UNDP’s comparative advantages in conflict prevention and peace building area include its Peace and Development Programme (PDP) engaged with government on conflict prevention in a systematic way. PDP works with the UN Regional Centre for Preventative Diplomacy in Central Asia to support a comprehensive approach to assist the government in its development of conflict prevention and peace building related policies. It also works with various government agencies, including parliament, to ensure that their activities are conflict-sensitive.

Through its peace and development analysis process and cross-border cooperation work, the programme has established conflict prevention mechanisms at provincial and local levels: Oblast Advisory Committees (OACs), Local Authorities Advisory Committees (LAACs), municipal associations and task forces. Other development actors on the ground are working with these mechanisms to ensure that efforts are complementary. In addition, PDP has built the conflict prevention capacity of a network of civil society actors. UNDP as a whole has access to international expertise related to conflict prevention and peace building.

The new Peace and Development Programme strategy for 2012-2016 focuses on:

  • National policy and response
  • Building national processes and institutions for conflict prevention and management. 
  • Strengthening the capacity of state institutions to draft and implement policies, laws and strategies.


The Kyrgyz Republic remains a country with a low prevalence of HIV. However, the number of new cases of infections has grown dramatically in recent years, ranking Kyrgyzstan among top seven countries with the most rapid rate of epidemic growth in the world, according to WHO and UNAIDS. The number of registered HIV cases increased by 19 percent: from 3,887 in 2011 to 4,611 in 2012. According to the WHO SPECTRUM programme assessment, there are an estimated 12,040 people living with HIV in the country.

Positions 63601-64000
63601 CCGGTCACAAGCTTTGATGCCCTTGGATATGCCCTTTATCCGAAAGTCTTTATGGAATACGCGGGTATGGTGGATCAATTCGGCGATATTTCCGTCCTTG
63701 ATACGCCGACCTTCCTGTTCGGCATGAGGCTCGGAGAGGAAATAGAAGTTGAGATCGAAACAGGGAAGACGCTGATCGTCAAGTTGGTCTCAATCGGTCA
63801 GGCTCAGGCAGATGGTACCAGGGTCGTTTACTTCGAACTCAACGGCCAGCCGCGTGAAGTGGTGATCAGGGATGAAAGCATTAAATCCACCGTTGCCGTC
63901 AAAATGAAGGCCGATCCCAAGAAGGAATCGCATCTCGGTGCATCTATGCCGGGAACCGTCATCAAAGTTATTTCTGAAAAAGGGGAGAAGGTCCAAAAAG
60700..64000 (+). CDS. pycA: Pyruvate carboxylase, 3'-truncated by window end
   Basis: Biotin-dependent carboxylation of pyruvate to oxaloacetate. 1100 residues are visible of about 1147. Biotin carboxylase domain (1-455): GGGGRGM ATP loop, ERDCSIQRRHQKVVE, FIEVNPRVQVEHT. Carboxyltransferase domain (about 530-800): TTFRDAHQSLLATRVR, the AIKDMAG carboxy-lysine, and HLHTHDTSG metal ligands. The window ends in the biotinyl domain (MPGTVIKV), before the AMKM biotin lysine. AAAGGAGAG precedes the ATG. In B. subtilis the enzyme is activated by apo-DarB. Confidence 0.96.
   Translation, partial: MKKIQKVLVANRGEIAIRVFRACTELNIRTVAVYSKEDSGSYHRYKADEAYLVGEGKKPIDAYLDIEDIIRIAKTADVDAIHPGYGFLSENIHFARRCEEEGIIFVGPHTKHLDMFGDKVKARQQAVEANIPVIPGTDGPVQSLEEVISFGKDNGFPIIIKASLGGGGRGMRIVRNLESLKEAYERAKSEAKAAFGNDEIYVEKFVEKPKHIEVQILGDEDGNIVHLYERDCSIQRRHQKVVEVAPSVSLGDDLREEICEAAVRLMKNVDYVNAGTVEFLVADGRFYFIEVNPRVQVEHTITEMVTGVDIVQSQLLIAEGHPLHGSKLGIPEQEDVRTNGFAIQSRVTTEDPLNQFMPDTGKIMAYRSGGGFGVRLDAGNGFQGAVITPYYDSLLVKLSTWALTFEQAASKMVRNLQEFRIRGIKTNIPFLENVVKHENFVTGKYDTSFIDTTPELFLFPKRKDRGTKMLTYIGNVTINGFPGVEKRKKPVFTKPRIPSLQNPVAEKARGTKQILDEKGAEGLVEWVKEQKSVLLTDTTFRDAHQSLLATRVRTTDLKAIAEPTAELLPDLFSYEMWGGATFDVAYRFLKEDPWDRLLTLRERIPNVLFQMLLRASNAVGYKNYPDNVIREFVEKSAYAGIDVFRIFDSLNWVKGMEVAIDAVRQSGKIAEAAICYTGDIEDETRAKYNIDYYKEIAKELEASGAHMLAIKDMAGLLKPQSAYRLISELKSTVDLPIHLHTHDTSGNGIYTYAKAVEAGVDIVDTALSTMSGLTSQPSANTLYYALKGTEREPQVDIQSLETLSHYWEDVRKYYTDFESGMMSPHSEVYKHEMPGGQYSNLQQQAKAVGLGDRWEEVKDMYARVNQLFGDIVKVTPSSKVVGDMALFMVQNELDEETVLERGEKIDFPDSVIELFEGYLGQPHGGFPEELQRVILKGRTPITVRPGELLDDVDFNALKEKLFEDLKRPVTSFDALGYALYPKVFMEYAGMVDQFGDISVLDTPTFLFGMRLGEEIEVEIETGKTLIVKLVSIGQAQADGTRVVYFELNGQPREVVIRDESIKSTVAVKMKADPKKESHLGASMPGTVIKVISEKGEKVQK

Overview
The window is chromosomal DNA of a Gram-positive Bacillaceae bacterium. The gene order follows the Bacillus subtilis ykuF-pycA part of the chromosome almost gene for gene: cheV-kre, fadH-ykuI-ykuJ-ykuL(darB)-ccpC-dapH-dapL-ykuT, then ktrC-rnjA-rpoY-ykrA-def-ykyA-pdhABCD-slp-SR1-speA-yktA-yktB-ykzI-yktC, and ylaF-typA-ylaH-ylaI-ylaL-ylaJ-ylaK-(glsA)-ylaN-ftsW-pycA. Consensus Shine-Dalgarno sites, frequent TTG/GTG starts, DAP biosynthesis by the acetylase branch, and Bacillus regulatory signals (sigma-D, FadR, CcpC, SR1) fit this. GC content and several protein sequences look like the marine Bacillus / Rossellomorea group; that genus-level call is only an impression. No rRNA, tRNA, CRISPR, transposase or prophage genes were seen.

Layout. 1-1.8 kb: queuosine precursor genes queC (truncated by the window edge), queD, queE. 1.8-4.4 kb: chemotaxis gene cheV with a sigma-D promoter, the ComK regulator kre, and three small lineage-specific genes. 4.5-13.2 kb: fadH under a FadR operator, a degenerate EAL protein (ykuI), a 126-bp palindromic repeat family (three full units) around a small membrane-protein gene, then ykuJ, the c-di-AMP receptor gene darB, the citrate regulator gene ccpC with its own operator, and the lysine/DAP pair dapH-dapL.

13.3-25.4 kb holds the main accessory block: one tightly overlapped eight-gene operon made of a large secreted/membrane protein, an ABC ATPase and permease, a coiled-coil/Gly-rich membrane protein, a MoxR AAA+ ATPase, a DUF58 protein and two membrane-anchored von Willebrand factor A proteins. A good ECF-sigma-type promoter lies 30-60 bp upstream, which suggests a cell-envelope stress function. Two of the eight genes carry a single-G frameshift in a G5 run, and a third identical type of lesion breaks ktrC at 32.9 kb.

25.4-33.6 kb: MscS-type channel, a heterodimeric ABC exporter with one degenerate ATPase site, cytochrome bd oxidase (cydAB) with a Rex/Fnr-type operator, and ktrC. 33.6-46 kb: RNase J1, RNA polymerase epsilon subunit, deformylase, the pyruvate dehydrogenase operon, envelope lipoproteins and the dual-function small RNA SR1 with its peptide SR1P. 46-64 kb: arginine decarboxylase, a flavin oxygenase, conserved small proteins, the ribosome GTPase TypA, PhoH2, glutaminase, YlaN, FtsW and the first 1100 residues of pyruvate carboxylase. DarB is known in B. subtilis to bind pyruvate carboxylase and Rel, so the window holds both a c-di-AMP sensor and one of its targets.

The increase in new HIV cases registered is related not only to the continued spread of the infection, but also to improved detection rates as a result of expanded HIV testing among all groups of the population.

The Kyrgyz government is strongly committed to combat the HIV epidemic, but many programmes for prevention, treatment and care in civil and penitentiary sectors fall short of finance due to economic difficulties. Required mechanisms for integration of activities of various related state structures and civil society organizations implementing preventive and social support programmes for vulnerable groups are not yet in place. Existing regulations of the HIV-prevention work are not aligned with international standards, while systems that provide access to preventive and health services are still underdeveloped. Fearing of existing stigma, many members of vulnerable groups are afraid to address their needs through harm reduction programmes, as well as through public health institutions. Especially this holds true for those who live in rural areas.

All these facts, along with absence of a state system funding and frequent changes of managers and key individuals in government structures, pose a threat to sustainability of prevention programmes.

UNDP in the Kyrgyz Republic became a primary recipient of Global Fund grants on HIV, TB and malaria in 2011 and started implementing consolidated programmes in all areas. The programme on HIV aims at reducing the incidence of HIV in Kyrgyzstan via expansion of services available to vulnerable populations and improving universal access to treatment care and support.

One of the main objectives is to increase access of vulnerable groups to HIV prevention and treatment services through assistance to community and non-government organizations that have direct access to vulnerable groups (people living with HIV, drug users, sex workers etc.). Another major area of work is preventive measures among people at high risk: convicts and injecting drug users. Harm reduction programmes plan to cover 60 percent of estimated number of injecting drug users, while more prisons will be covered by methadone substitution therapy.